Last Thursday, the county’s Local Agency Formation Commission (LAFCO) decisively turned back the petition by the Committee for One and the City of Santa Barbara to extend Santa Barbara’s sphere of influence to the eastern boundary of the City of Goleta. This unincorporated area of the eastern Goleta Valley, with approximately 30,000 residents, is primarily a residential area, and includes four mobile home parks and some significant areas of productive agricultural land.
Four years ago, the Committee for One collected more than 4,000 signatures from residents of the area who said that they would prefer to be part of the City of Santa Barbara rather than the City of Goleta. They were not asked whether they wanted to stay with the status quo, under the county. The leaders of the Committee for One, most notably community activist Harriet Phillips, are strong advocates of regional government for the South Coast, believing that issues such as housing and transportation are better addressed area-wide rather than jurisdiction by jurisdiction. Many of these same individuals worked to oppose Goleta incorporation for similar reasons.
We are now seeing a sea change in public opinion in East Goleta. Where a couple of years ago the Committee for One packed Santa Barbara City Council and LAFCO meetings with their supporters, last Thursday the crowd was largely from the mobile home parks and people who had been involved in last year’s Visioning Committee for the Eastern Goleta Valley. The mobile home park residents have a very legitimate fear that they would lose the protection of the county mobile home park rent control ordinance if they were annexed to the City of Santa Barbara. Goleta was exposed to such a legal challenge after incorporation and only after years of litigation was it able to turn it back.
But something else changed in the political environment, which brought another group, the Coalition for Sensible Planning, to the fore. There was a specific issue that affected people where they lived. To meet the state’s housing requirements, the county was proposing to rezone agricultural land along Hollister Avenue for high-density housing. This ignited the surrounding neighborhoods to organize around something close to their lives, and spurred action more intense than the abstract notion of regional governance, or even the desire of many for a Santa Barbara address. Initially the main players were confrontational and antagonistic to county government and their Second District supervisor in particular. But she and the county responded to their wish to develop a vision for the area, to be followed by an update of the 1993 Goleta Community Plan, beginning this fall. This empowered the community to design its own destiny, the same motivation that spurred City of Goleta incorporation in the western part of the valley in 2001.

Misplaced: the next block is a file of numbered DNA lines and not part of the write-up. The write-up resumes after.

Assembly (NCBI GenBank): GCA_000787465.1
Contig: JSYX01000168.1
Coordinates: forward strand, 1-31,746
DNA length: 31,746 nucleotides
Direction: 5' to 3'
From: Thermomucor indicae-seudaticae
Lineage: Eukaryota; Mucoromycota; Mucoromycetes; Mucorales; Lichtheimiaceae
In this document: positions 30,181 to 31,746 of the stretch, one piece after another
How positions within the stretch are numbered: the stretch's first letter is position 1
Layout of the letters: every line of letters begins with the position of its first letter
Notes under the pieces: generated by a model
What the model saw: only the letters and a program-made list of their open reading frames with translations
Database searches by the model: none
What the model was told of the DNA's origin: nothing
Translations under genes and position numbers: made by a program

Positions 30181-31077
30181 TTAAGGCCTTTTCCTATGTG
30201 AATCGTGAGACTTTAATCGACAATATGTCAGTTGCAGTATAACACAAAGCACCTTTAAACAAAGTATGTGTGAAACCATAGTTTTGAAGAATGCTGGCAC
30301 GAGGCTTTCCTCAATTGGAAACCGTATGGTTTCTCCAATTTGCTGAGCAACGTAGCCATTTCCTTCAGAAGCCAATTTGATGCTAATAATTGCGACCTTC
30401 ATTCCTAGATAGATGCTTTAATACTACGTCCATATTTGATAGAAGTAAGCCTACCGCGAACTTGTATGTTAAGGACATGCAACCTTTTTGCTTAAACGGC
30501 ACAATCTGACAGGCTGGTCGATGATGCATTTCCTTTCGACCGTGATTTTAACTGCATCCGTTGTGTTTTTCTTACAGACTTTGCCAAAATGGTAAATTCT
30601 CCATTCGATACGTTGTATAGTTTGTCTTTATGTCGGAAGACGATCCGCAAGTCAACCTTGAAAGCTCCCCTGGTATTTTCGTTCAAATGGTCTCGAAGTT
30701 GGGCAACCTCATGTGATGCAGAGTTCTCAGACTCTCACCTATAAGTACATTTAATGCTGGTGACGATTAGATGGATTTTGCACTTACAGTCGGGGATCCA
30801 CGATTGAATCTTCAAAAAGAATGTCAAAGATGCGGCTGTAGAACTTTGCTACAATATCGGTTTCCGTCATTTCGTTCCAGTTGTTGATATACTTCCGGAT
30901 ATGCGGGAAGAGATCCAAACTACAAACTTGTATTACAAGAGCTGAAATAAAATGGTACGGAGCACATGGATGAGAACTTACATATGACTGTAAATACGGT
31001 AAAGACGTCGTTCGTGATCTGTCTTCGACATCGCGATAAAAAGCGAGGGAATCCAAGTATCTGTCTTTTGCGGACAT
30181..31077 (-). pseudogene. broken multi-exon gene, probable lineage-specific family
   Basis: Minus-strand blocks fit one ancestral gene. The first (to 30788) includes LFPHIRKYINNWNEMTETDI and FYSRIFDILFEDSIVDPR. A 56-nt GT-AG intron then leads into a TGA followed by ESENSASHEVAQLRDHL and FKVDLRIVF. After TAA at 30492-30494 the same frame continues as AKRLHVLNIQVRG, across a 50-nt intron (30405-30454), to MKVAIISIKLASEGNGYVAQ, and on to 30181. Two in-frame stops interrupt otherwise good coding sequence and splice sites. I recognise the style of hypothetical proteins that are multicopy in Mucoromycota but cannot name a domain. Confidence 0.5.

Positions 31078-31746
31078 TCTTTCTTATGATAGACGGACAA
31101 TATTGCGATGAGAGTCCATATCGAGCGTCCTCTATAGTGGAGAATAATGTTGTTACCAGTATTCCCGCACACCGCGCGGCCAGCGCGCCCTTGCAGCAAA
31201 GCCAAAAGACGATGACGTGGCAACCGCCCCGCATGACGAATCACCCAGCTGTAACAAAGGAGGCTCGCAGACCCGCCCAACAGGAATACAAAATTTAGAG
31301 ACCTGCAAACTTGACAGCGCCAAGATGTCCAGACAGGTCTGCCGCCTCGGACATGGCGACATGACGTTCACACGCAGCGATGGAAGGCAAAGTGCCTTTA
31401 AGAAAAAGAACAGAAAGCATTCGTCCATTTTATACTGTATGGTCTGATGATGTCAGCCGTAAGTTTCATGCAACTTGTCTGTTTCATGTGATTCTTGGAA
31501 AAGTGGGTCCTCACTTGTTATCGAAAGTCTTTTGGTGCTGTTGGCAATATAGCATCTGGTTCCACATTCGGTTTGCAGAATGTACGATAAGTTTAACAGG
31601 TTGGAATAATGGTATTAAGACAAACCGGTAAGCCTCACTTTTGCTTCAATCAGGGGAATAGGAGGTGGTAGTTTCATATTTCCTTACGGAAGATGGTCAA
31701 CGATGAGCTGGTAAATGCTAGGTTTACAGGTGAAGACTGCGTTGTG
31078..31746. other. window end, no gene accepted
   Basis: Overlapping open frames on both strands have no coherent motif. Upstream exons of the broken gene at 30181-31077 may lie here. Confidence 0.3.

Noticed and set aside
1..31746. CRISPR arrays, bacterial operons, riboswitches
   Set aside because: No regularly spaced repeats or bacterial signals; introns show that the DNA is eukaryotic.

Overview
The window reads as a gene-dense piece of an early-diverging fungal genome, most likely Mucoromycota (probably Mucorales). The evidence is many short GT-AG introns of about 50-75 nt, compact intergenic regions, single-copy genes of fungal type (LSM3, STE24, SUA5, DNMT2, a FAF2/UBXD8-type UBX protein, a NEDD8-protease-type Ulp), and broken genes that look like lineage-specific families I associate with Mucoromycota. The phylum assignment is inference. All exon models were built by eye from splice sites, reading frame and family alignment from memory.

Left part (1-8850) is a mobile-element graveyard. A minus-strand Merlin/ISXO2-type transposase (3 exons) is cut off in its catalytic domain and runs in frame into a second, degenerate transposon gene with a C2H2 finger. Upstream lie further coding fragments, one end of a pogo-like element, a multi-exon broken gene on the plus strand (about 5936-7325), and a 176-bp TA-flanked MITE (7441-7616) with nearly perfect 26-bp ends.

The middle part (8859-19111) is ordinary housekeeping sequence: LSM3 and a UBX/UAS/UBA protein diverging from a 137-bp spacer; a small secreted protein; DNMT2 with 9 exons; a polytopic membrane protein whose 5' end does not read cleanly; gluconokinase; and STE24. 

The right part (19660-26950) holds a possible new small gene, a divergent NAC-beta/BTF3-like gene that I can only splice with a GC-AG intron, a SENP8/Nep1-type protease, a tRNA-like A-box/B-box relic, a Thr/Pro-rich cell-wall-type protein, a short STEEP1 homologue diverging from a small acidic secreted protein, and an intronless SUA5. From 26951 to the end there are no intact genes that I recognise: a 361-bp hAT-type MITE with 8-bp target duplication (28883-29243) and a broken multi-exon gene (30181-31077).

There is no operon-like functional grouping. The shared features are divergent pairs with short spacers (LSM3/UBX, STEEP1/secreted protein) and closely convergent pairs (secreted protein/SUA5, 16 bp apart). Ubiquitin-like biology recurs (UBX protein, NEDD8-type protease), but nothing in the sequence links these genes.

While some unjustifiably harsh things were said about the City of Santa Barbara at last week’s meeting, the real issue was that these East Goletans were confident about the current direction of the county and their role in it, and were not at all confident this would continue if they came under the jurisdiction of the City of Santa Barbara.
The Santa Barbara City Council claimed that it was simply responding to a community request to become part of the city and argued that 30,000 residents needed more representation than one county supervisor. Perhaps the City of Santa Barbara believes, like the Committee for One, that regional government is the preferred course for the South Coast.
The final vote of the LAFCO commission was for possible incremental change, with any expansion of the sphere of influence of either the City of Santa Barbara or the City of Goleta only being done in conjunction with a concurrent proposal to annex the territory.
So what lies ahead for the South Coast? It seems clear that the mobile home parks can remain as islands within the county and so protect their rent control and this important reservoir of affordable housing. At some point, the Eastern Goleta Valley may seek to incorporate as a separate city if it has the financial resources to do so. A few areas close to Santa Barbara may seek to be annexed, and as Goleta matures, some of its neighbors may want to join that city in order to have more say in its decisions.
The fate of the Goleta Valley has been debated for many years, with three or four Goleta City incorporation elections before the successful one in 2001. But what the future holds for the remaining unincorporated areas of the South Coast remains uncertain. As one commissioner noted, he hoped this would not become a multi-generational issue. Is small government closest to the people the best government or do we need more regional cooperation to resolve our problems? As Goleta Mayor pro-tem Michael Bennett noted, UCSB’s Long Range Development Plan may reset the bar for all development in the Goleta Valley area. For the moment this issue is off the table, but it will be back, for the next generation or even sooner.
What: Goleta General Plan
When: Comments accepted through October 30
Where: Goleta City Council, 130 Cremona Drive, Goleta 93117
What: Lemon Festival
When: October 20-21
Where: Girsh Park, 7050 Phelps Road, Goleta
To reach Margaret Connell with Goleta gossip, news, and events, emair her at firstname.lastname@example.org.